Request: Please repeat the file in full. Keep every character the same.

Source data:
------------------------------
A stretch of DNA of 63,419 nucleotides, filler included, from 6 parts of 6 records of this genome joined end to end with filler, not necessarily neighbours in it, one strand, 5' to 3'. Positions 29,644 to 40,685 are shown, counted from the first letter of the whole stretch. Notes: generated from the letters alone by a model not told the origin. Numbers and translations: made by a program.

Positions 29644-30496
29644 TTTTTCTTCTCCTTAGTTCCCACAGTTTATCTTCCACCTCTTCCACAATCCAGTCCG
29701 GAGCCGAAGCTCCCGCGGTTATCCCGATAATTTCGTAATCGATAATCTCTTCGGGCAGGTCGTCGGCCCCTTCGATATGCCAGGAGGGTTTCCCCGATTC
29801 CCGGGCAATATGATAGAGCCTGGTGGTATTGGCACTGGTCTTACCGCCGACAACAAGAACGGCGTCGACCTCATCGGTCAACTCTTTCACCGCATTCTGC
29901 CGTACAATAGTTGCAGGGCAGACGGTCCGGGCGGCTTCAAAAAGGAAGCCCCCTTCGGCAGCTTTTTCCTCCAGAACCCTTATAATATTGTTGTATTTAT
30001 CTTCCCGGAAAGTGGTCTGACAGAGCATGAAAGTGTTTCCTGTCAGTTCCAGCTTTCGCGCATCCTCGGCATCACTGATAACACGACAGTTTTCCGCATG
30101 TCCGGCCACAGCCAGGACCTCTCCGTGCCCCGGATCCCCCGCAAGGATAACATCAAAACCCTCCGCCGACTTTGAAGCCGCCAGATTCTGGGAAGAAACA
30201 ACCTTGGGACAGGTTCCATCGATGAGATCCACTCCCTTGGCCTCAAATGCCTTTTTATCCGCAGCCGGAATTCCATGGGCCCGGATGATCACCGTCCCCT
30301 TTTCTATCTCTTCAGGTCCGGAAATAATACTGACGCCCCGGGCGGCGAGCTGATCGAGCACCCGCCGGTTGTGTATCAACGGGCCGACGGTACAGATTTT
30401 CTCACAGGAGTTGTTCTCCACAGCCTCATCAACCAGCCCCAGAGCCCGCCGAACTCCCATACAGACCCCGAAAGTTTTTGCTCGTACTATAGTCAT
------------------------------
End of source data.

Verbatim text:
A stretch of DNA of 63,419 nucleotides, filler included, from 6 parts of 6 records of this genome joined end to end with filler, not necessarily neighbours in it, one strand, 5' to 3'. Positions 29,644 to 40,685 are shown, counted from the first letter of the whole stretch. Notes: generated from the letters alone by a model not told the origin. Numbers and translations: made by a program.

Positions 29644-30496
29644 TTTTTCTTCTCCTTAGTTCCCACAGTTTATCTTCCACCTCTTCCACAATCCAGTCCG
29701 GAGCCGAAGCTCCCGCGGTTATCCCGATAATTTCGTAATCGATAATCTCTTCGGGCAGGTCGTCGGCCCCTTCGATATGCCAGGAGGGTTTCCCCGATTC
29801 CCGGGCAATATGATAGAGCCTGGTGGTATTGGCACTGGTCTTACCGCCGACAACAAGAACGGCGTCGACCTCATCGGTCAACTCTTTCACCGCATTCTGC
29901 CGTACAATAGTTGCAGGGCAGACGGTCCGGGCGGCTTCAAAAAGGAAGCCCCCTTCGGCAGCTTTTTCCTCCAGAACCCTTATAATATTGTTGTATTTAT
30001 CTTCCCGGAAAGTGGTCTGACAGAGCATGAAAGTGTTTCCTGTCAGTTCCAGCTTTCGCGCATCCTCGGCATCACTGATAACACGACAGTTTTCCGCATG
30101 TCCGGCCACAGCCAGGACCTCTCCGTGCCCCGGATCCCCCGCAAGGATAACATCAAAACCCTCCGCCGACTTTGAAGCCGCCAGATTCTGGGAAGAAACA
30201 ACCTTGGGACAGGTTCCATCGATGAGATCCACTCCCTTGGCCTCAAATGCCTTTTTATCCGCAGCCGGAATTCCATGGGCCCGGATGATCACCGTCCCCT
30301 TTTCTATCTCTTCAGGTCCGGAAATAATACTGACGCCCCGGGCGGCGAGCTGATCGAGCACCCGCCGGTTGTGTATCAACGGGCCGACGGTACAGATTTT
30401 CTCACAGGAGTTGTTCTCCACAGCCTCATCAACCAGCCCCAGAGCCCGCCGAACTCCCATACAGACCCCGAAAGTTTTTGCTCGTACTATAGTCAT